Painting a Navajo Narrative by Matthew Brady from American Lifestyle. Peek: [Illustrator Shonto Begay:] “I come from a family of spiritual artists…Navajo healing chants offer an amazing healing journey within, and that is what I try to see when I paint. All the strokes, circles, lines, squiggles, curlicues, dots, and slashes I use are part of a visual chant through the spirit world.”

Steve Sheinkin Explains His Nonfiction Storyboarding Process by Melissa Stewart from Celebrate Science. Peek: “[I]ndex cards? Very twentieth century, I know, but they work for me…I tried lots of conventional outlining techniques, but things kept getting muddled….I decided to try using the kind of storyboarding I’d learned about in a screenwriting class. Break your story into scenes…and use one index card or sticky note to represent each scene.”

Six Foot Press

Cover Reveal—It Doesn’t Take A Genius by Olugbemisola Rhuday-Perkovich from We Need Diverse Books. [Cover Artist Gordon C. James, to young persons who want to be artists:] “I think you should draw. I think you should carry a sketchbook with you….The more you practice drawing from life, the easier it will be to do any style of artwork….You can get very good, very fast, by taking advantage of those little stolen moments when you’re…sitting around, instead of fiddling…on your phone.”

In Conversation: Sandra Nickel and Laurie Wallmark from Publishers Weekly. Peek: [Laurie Wallmark:] “[O]ne of the reasons I write about women in STEM [is] so kids can see that scientists and mathematicians are regular people just like they are. By making the facts and concepts accessible to children, it makes them less scary….I think when STEM is presented in an inviting way, many children will embrace it.”

Nonfiction Writing Tips: Look for the “Oh, Wow!” by Melissa Stewart from Celebrate Science. Peek: “After reading widely about his topic without a specific approach in mind, Jason Chin decided to visit the canyon. And the first time he walked up to the edge, he had an ‘Oh, wow!’ experience that inspired him and guided his creative process as he wrote and illustrated the book.”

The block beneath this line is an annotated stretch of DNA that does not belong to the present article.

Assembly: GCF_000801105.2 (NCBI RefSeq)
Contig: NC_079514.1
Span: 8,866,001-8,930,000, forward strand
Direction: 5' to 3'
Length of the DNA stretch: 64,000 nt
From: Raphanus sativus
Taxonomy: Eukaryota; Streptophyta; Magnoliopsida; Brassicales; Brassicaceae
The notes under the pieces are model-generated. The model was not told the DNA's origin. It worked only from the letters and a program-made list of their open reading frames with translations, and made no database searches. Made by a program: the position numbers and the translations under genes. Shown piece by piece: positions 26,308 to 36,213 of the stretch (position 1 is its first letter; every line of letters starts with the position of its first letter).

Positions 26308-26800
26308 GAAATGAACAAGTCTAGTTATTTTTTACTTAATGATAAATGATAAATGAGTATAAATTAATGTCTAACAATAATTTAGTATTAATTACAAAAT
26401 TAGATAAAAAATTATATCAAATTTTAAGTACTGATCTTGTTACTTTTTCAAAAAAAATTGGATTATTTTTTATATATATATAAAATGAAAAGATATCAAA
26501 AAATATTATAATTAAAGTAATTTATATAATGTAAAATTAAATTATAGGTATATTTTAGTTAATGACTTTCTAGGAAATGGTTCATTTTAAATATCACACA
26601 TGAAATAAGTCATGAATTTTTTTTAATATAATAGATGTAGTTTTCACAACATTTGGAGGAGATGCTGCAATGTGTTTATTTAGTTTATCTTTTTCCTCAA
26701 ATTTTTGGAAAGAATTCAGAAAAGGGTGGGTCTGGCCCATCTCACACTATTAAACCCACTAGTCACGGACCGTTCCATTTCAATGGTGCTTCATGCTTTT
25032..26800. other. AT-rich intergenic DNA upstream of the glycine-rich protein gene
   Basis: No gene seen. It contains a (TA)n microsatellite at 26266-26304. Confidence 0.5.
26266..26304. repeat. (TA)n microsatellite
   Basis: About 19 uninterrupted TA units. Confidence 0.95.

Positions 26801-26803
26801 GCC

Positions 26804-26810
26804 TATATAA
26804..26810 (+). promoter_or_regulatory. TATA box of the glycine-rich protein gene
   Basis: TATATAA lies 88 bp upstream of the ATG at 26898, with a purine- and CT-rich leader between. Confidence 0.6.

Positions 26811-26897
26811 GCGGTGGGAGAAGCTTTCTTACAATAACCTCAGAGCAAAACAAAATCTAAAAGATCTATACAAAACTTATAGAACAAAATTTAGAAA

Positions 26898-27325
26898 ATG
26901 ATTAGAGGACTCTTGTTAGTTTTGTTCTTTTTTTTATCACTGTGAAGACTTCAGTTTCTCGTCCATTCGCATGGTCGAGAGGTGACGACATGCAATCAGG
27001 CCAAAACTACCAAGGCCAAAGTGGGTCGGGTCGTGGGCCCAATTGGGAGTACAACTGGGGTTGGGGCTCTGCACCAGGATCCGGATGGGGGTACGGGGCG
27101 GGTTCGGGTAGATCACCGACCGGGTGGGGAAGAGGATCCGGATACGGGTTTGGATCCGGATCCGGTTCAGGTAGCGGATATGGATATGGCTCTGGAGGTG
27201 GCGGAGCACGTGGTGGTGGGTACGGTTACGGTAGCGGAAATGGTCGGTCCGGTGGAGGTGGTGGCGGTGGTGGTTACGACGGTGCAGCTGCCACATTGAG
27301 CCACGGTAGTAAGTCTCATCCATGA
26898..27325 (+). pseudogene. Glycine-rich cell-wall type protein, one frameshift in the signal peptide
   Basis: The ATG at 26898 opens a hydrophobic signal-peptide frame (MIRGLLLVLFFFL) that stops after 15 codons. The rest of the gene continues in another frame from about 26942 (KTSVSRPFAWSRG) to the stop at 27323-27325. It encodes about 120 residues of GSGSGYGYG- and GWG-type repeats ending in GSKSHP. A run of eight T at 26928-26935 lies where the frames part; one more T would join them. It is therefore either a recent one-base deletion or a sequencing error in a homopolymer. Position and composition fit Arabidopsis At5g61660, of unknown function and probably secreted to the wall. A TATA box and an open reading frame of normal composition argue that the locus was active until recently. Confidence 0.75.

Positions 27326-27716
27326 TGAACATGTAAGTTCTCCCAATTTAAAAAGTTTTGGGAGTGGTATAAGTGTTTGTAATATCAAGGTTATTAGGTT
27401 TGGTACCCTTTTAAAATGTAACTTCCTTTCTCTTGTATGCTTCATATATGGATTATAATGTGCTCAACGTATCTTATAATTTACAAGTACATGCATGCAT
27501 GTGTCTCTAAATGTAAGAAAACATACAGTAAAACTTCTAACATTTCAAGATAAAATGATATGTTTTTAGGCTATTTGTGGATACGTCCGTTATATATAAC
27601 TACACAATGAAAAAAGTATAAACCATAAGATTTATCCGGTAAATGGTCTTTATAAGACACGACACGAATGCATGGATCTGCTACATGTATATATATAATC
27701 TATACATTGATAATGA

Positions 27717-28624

Clarion Books

Interview: Evan Griffith from Austin SCBWI. Peek: “It’s so tempting to think there’s some kind of perfect way to approach the writing habit, or plotting, or revision. When the process feels convoluted, my brain longs for an epiphany that will make it all easier, structured, straightforward. I have to remind myself…to embrace the mess and all of the imperfection.”

Light It Up…With Special Guest Kelka Magoon! from On Lines. Peek: “My feeling is that the first line of a book should ideally encapsulate something essential about the story, or the theme, or at least nod toward something significant about what is to come. Even if it seems relatively innocuous in the moment, or perhaps especially if it seems innocuous in the moment.”


Schools, Libraries To Receive Billions in Funding…. by Kara Yorio from School Library Journal. Peek: [ALA President Julius C. Jefferson Jr.:] “This is a historic win for libraries…Every single library in every state will benefit. Plus—and this is huge—we have $7 billion–plus available for libraries and schools to purchase and distribute technology necessary for remote learning, working from home, virtual health care visits, and more.”